So, even though manufacturers have lots of data, only a fraction of it is in a position to be put to work. Raw data, which has no value on its own, is not being transformed into usable information. 

This represents an added cost for manufacturers who have to store this information without a plan to generate a return on their investment. This is often referred to as “dark data” which is kept for compliance purposes, but never analyzed or used to inform decision making. 

Hence, data management is crucial to maximizing the results of data analysis and minimizing the amount spent on storing dark data.

Why Manufacturers Collect Data​

If manufacturing data management is such a challenge, one might wonder if  all the costs associated with instrumentation, data collection and industrial data storage are even worth it.

Yet despite the challenges, it’s become easier and easier to justify data collection over the past decade. The cost of a sensor in 2004 was almost three times the cost of a sensor now: Today’s machine tools are already equipped with industrial ethernet, fieldbus or wireless capabilities. And the cloud-based enterprise solution market is expanding, enabling companies to adopt advanced data analytics and AI solutions without requiring sophisticated on-site infrastructure.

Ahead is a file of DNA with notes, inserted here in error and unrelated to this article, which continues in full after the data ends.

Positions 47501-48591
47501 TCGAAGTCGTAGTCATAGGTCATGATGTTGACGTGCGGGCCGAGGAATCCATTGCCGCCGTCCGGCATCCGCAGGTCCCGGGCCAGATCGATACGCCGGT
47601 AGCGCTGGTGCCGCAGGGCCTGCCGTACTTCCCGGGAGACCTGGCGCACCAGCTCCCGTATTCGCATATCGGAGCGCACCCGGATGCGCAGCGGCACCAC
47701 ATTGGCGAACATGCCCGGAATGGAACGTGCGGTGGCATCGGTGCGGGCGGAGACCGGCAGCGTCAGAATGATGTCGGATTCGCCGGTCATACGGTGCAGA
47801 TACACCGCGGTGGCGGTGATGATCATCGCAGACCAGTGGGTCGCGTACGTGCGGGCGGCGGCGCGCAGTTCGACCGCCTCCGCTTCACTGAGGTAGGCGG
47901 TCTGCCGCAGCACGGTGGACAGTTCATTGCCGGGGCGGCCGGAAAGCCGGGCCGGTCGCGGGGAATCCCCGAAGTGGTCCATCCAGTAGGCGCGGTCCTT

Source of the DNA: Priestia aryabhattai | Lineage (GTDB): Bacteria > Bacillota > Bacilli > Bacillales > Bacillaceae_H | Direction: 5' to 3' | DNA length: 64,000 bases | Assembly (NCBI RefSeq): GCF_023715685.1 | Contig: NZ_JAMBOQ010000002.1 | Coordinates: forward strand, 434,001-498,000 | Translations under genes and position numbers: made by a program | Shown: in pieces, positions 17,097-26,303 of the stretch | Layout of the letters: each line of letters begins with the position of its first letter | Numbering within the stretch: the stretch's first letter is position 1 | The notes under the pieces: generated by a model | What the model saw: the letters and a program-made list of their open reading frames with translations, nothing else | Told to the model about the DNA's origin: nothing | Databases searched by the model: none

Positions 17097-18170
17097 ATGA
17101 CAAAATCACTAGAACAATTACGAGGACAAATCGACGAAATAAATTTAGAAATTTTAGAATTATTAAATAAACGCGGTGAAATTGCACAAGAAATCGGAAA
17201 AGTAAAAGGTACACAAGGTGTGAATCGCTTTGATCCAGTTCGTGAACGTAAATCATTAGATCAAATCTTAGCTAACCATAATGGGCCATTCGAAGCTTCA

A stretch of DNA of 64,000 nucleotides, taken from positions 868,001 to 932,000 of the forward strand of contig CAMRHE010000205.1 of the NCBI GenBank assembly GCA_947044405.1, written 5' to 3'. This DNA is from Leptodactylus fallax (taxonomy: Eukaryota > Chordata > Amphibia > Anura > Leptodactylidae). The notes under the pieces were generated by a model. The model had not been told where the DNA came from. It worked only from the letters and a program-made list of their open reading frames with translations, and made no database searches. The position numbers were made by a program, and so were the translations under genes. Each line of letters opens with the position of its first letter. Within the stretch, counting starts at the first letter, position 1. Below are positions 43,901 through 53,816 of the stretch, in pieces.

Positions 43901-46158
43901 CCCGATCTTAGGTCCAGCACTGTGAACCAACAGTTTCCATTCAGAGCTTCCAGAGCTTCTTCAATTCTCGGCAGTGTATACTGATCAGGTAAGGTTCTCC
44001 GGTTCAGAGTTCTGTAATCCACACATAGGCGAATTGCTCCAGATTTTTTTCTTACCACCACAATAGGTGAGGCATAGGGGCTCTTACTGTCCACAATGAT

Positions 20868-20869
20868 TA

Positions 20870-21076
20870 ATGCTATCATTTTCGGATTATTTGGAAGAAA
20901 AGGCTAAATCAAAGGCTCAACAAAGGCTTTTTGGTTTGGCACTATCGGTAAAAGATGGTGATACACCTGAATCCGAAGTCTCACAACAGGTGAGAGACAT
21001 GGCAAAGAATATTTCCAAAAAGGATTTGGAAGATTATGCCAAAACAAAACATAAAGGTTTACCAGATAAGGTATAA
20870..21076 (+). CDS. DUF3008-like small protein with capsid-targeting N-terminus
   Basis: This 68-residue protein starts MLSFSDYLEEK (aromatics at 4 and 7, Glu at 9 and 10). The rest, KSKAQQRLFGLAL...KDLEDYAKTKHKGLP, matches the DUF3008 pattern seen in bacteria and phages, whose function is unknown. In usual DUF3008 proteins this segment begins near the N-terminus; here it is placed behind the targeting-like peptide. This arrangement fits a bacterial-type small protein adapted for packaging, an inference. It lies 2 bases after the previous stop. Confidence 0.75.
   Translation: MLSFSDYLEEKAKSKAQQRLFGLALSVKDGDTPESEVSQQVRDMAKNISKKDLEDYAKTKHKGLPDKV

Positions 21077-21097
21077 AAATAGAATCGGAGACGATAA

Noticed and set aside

Plus, the cost of data collection is expected to continue to decline. Juniper Research, for example, projected that the number of Industrial IoT connections globally will increase from 17.7 billion in 2020 to 36.8 billion by 2025, an overall growth rate of 107%. Similarly, Grand View Research estimated that the global cloud computing market will expand at a compound annual growth rate (CAGR) of 14.9% from 2020 to 2027.

Data collection cost is decreasing
The cost of collecting data is decreasing

It makes digitalization in manufacturing sound deceptively simple:  improve your data collection through a combination of legacy equipment instrumentation and industrial connectivity, then leverage that data with advanced manufacturing analytics. Given the variety of manufacturing applications for AI in Industry 4.0, it’s easy to assume that the challenge isn’t generating value from manufacturing data, but deciding which problem to address.

 Yet, as mentioned earlier, most digitalization journeys fail. Why?

There are several  explanations for this, from lack of employee engagement to inconsistent communication strategies. To ensure success, manufacturers need to  understand how machine learning can be leveraged, which brings us back to manufacturing data.

What Manufacturers Need to Know About Data​

There is a lot of information you could learn about your manufacturing data, but to launch a successful machine learning initiative, you don’t need to know everything. Before engaging with manufacturing data analytics, you should at least have a basic idea of: